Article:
Elden Ring – Tamoor Hussain’s Most Anticipated Game Of 2020
2020 is almost here, so we’ve asked GameSpot’s staff to share which games they’re looking forward to most in the new year. New consoles are going to dominate the headlines, but at the end of the day it’s all about the games, and there are a ton of exciting ones to look forward to. When you’re done reading this entry, follow along with all of our other end-of-the-year coverage collected in our Best of 2019 hub and our Most Anticipated of 2020 hub.
Very little is known about From Software’s Elden Ring, including its release date, so the idea that it could arrive in 2020 is more of a personal hope than anything suggested by its developer or publisher. But how could we not get excited about the prospect of another imminent From Software game? The studio has gone from strength to strength since its breakout success, 2011’s Dark Souls. And just this year it released Sekiro: Shadows Die Twice, which we crowned GameSpot’s best game of 2019.
The little we do know about Elden Ring, however, indicates that it could be the most ambitious title the studio has ever created. Of course, the easy discussion point to stoke the flames of anticipation is the involvement of George R. R. Martin, writer of A Song of Ice and Fire–better known as Game of Thrones. But what’s more exciting is that Martin is collaborating with Dark Souls and Bloodborne director Hidetaka Miyazaki, an exceptionally talented writer in his own right. Dark Souls’ Lordran and Bloodborne’s Yharnam remain two of the most beloved virtual worlds in gaming, meticulously crafted and vividly depicted, so the prospect of an entirely new world from Miyazaki is tantalizing.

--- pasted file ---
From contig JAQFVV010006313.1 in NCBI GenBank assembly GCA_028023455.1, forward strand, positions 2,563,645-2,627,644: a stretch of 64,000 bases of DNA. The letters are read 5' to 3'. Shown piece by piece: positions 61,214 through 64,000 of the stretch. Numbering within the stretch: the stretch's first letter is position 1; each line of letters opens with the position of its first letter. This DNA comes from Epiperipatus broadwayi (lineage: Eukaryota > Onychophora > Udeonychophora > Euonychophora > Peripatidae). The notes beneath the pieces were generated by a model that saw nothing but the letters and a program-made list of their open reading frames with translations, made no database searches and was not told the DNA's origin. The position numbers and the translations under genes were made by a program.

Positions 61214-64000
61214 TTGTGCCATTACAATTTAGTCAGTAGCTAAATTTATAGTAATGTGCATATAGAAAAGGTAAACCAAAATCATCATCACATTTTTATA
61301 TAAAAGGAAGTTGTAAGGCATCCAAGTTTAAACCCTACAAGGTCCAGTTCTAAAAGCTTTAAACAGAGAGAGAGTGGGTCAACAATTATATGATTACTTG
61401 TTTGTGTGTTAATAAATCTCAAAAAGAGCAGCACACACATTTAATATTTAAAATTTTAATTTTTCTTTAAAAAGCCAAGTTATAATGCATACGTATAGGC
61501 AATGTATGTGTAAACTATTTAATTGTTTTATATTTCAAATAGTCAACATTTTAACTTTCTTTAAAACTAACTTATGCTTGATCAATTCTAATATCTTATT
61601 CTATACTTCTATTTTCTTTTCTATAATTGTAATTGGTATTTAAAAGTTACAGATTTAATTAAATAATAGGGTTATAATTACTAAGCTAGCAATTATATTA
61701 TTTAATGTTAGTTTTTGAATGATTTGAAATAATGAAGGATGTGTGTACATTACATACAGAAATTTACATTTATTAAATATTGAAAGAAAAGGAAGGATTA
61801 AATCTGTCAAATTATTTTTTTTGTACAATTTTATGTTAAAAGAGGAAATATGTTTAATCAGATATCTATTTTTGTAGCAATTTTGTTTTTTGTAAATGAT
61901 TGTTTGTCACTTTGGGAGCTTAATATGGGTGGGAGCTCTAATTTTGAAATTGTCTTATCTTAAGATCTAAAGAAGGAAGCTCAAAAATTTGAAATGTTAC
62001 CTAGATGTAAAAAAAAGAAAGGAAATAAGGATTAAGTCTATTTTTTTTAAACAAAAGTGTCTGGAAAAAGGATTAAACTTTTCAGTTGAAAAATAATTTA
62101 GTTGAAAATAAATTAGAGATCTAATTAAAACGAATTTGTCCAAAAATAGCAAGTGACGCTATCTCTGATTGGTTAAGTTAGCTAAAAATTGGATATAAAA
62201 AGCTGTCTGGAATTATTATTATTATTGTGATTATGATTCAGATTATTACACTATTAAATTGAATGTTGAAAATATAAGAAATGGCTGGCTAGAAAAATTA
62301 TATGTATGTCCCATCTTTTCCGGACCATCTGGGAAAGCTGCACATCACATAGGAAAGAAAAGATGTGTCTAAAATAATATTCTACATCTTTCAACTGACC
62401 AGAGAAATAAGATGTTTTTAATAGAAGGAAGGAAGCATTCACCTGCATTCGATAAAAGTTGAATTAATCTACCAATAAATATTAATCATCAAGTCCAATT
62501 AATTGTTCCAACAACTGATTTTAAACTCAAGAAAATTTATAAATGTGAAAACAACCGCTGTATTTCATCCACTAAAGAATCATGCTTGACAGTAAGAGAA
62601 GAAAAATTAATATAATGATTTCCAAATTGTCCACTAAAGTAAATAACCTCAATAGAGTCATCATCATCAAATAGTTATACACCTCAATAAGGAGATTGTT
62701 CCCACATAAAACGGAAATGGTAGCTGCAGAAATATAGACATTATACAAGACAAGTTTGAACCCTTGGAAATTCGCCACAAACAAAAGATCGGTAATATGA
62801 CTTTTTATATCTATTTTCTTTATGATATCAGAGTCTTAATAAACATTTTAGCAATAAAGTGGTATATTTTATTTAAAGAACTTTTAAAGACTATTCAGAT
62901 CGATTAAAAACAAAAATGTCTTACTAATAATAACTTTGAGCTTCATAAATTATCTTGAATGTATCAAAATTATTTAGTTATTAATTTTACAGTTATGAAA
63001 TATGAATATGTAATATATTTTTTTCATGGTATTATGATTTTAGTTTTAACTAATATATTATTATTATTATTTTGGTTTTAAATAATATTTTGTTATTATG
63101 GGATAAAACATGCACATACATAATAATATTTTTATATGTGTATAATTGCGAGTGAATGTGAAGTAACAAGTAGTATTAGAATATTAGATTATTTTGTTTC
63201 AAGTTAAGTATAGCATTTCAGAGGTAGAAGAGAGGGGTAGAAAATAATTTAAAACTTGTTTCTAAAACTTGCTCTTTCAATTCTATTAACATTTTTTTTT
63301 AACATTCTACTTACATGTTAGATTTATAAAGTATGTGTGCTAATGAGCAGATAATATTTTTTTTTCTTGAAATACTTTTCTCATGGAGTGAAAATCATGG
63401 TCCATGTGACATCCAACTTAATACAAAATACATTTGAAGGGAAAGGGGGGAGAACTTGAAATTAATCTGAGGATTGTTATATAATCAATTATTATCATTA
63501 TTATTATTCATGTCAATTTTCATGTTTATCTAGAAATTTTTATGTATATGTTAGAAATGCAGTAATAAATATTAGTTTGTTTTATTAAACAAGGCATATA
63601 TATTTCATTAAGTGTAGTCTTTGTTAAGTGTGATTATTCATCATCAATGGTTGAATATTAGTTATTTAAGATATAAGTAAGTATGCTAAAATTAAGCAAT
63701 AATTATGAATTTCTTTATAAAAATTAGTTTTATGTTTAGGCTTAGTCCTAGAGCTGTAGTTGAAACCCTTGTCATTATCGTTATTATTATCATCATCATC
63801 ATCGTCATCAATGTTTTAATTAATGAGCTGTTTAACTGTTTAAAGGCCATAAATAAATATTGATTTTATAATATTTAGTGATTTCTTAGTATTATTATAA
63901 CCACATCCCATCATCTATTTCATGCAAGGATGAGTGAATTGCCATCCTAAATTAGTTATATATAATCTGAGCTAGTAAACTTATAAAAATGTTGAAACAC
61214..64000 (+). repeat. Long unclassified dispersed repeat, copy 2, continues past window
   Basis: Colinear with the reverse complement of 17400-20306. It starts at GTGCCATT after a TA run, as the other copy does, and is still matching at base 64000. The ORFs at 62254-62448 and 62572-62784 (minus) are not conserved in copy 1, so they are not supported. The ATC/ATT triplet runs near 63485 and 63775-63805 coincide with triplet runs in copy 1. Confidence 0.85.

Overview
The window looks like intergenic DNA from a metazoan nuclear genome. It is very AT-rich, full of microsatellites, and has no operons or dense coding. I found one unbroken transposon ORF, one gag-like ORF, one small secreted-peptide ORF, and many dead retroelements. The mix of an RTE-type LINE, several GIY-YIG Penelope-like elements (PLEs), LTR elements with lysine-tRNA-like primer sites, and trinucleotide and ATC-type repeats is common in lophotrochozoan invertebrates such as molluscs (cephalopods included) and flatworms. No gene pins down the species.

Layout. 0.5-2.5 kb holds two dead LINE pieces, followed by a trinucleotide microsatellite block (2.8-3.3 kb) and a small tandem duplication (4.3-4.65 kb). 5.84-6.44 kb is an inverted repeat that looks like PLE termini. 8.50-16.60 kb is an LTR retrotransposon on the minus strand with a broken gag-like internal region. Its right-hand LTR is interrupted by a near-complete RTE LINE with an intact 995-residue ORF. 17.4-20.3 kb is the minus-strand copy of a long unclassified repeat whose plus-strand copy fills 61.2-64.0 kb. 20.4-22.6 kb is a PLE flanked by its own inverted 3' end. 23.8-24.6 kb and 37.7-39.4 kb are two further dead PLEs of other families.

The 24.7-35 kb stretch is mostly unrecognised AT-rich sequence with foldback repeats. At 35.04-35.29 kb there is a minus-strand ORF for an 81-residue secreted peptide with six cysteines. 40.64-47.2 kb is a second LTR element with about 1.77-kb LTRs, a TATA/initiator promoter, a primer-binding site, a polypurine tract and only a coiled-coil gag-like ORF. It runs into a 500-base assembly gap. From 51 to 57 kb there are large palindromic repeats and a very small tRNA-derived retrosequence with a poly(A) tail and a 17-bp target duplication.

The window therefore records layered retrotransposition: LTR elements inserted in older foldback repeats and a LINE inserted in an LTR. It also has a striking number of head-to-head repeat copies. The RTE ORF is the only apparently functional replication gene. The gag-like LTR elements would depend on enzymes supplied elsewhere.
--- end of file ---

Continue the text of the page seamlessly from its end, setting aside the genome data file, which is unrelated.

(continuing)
Yharnam, in particular, is a world that I adore. To this day, four years since its launch, I play Bloodborne religiously and what keeps me coming back is the world. While I may have unraveled its many secrets, connected the dots between seemingly disparate nuggets of lore to understand the narrative as a cohesive whole, the atmosphere and ambience remain as fresh and as striking as the first time.
For Elden Ring, Martin has reportedly crafted the broader strokes of the world’s lore, based on discussions about themes and design ideas with Miyazaki. From there, Miyazaki is developing the core narrative and characters. This, it seems, plays to the strengths of both writers, which means whatever they come up with could be truly spectacular. For Elden Ring, From Software is returning to dark fantasy, but in a first for the studio it is going open-world.
Until now, players have always spent their time in one location: a vast, sprawling city besieged by a cataclysm, overwhelmed by supernatural forces, or decayed by repeated cycles of life and death. Elden Ring presents the promise of visiting multiple locations. At the risk of pushing expectations too high, imagine a world in which one area is Boletaria and another Lordran, while a third is Yharnam. Of course, I wouldn’t expect any of these to contain the same amount of content as each of the games those locations represent, but that kind of thematic variety–and the stories and characters that come with it–has huge potential, and From Software hasn’t let us down thus far.
When it comes to gameplay, the studio showed with Sekiro that it can do fast-paced, highly precise mechanics alongside the cautious style of the Souls series and the more offense-based approach of Bloodborne. My hope is that it takes these styles–while adding a few more–and ties them more closely with different kinds of weapons. What I’m saying is, in my mind Elden Ring is a game that combines the best of From Software in a game much bigger in scale and scope.